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  • Human Subjects Protection Committee

    at Cal Poly Pomona

    The Institutional Review BoardBruce W. Kennedy, MS RLATG CMARCompliance AssociateIRB AdministratorOffice of Research and Graduate StudiesSeptember 21, 2007

  • - AgendaPurpose of the IRBDevelopment of Research EthicsScope of AuthorityRegulations re Human Subjects ReviewElements of Informed ConsentForms and ProceduresHuman Subjects Training and EducationWrap-up Basics of the IRB

  • - PurposeProtect the welfare of human research subjects (or participants).Assure compliance with both federal law and ethical standards for the conduct of human subjects research.Review protocolsEstablish policy for the campusa medical school IRB would be different than a program of behavioral sciencesRespond to non-compliance Basics of the IRB

  • - PurposeThe Cal Poly Pomona IRBThe committeefaculty representing various disciplinesoutside, unaffiliated membersadministratorMeets once per month generallyChair is Dr. David Adams, a professor of philosophy and ethics

    Basics of the IRB

  • Respect for PersonsVoluntary participationInformed consentPrivacy and confidentiality- the IRB PrinciplesBeneficenceJusticeRisks must be justified by benefits to the research subject or to the community.Risks must be minimized.Data gathering must be monitored to ensure safety of subjects.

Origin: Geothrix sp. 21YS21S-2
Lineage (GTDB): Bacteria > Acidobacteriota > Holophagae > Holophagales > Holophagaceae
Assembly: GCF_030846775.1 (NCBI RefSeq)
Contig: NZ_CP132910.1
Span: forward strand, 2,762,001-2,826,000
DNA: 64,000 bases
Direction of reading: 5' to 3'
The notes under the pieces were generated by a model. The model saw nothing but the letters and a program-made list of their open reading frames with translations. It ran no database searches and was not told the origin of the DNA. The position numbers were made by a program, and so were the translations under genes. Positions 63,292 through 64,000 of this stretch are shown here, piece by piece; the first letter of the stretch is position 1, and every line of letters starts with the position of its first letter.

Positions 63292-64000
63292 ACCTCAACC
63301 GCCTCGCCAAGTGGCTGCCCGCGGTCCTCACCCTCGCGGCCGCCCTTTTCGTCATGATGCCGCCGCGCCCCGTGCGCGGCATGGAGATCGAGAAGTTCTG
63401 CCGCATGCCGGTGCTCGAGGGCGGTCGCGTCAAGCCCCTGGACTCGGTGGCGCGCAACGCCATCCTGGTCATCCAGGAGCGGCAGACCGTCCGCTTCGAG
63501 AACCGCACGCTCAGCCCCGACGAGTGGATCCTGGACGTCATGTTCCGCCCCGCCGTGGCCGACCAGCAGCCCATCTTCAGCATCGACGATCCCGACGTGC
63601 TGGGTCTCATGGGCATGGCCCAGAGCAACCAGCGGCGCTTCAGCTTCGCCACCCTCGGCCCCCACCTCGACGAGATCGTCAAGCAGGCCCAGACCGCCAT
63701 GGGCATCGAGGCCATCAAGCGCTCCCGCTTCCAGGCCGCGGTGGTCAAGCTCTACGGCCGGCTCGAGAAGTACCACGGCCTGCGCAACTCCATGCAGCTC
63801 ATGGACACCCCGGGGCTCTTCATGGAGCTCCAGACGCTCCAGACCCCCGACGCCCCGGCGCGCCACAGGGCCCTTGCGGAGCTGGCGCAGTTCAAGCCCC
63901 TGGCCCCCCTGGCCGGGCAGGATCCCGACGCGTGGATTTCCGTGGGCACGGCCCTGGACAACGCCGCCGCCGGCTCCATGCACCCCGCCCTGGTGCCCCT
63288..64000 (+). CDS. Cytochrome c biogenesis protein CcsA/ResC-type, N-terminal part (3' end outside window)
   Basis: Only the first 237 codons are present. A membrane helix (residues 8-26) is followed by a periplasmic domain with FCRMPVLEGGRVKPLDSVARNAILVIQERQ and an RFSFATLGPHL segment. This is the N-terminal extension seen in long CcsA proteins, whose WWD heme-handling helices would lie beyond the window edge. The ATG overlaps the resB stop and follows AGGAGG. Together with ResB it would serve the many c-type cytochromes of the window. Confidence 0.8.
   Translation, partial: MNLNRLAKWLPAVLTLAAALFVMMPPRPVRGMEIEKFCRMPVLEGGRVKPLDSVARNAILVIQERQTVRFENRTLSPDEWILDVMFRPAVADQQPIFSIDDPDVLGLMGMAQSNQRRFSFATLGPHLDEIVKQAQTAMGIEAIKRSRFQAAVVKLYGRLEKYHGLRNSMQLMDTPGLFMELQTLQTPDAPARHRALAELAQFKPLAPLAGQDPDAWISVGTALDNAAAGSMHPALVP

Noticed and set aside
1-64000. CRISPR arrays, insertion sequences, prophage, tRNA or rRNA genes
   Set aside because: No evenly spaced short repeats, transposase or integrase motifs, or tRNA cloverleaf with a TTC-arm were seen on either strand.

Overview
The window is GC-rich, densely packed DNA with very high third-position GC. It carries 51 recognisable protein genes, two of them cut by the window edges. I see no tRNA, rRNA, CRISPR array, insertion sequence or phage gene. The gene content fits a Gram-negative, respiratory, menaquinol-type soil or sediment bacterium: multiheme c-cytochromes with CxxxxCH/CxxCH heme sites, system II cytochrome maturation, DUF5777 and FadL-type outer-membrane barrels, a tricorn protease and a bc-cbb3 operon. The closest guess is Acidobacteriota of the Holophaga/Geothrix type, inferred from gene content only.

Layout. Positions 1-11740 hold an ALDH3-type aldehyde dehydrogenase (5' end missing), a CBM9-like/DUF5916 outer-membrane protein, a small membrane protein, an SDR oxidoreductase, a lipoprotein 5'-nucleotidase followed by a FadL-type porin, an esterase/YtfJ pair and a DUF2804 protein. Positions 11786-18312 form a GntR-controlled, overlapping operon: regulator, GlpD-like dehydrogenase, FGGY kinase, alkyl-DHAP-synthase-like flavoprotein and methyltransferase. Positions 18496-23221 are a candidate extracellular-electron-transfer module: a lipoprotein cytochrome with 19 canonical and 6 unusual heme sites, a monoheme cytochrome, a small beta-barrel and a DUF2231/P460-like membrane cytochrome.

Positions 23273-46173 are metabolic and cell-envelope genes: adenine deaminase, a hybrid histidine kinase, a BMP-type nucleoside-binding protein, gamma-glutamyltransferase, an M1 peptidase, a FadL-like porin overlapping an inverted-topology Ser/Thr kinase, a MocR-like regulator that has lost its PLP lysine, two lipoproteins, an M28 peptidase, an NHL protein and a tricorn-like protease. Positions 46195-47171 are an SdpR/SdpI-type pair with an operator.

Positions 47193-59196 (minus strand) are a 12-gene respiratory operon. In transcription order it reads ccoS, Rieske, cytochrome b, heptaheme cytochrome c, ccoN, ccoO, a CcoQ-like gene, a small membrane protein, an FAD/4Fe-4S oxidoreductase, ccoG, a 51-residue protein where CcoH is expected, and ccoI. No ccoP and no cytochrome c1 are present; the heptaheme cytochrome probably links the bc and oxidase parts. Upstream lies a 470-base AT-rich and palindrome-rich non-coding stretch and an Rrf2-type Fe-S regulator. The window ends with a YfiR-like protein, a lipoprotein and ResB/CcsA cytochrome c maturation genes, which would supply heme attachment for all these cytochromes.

Subjects must be selected equitably.Avoid exploitation of vulnerable groups or populations of convenience.Those likely to benefit are not systematically excluded.

    Basics of the IRB

  • - Development of Research EthicsMilestones:1940s - Nuremberg Code 1950s-60s - Controversial studies1964 - Declaration of Helsinki1970s - Common Rule1970s - Belmont Report1990s - 2000s - IRBs and protections

    Basics of the IRB

  • - Research EthicsNuremberg Code At the end of World War II, 23 Nazi doctors and scientists were put on trial for the murder of concentration camp inmates who were used as research subjects. That led to: Informed consent is essential.Risks must be justified by anticipated benefits.Research must be conducted by qualified researchers.Physical and mental suffering must be minimized.

    Basics of the IRB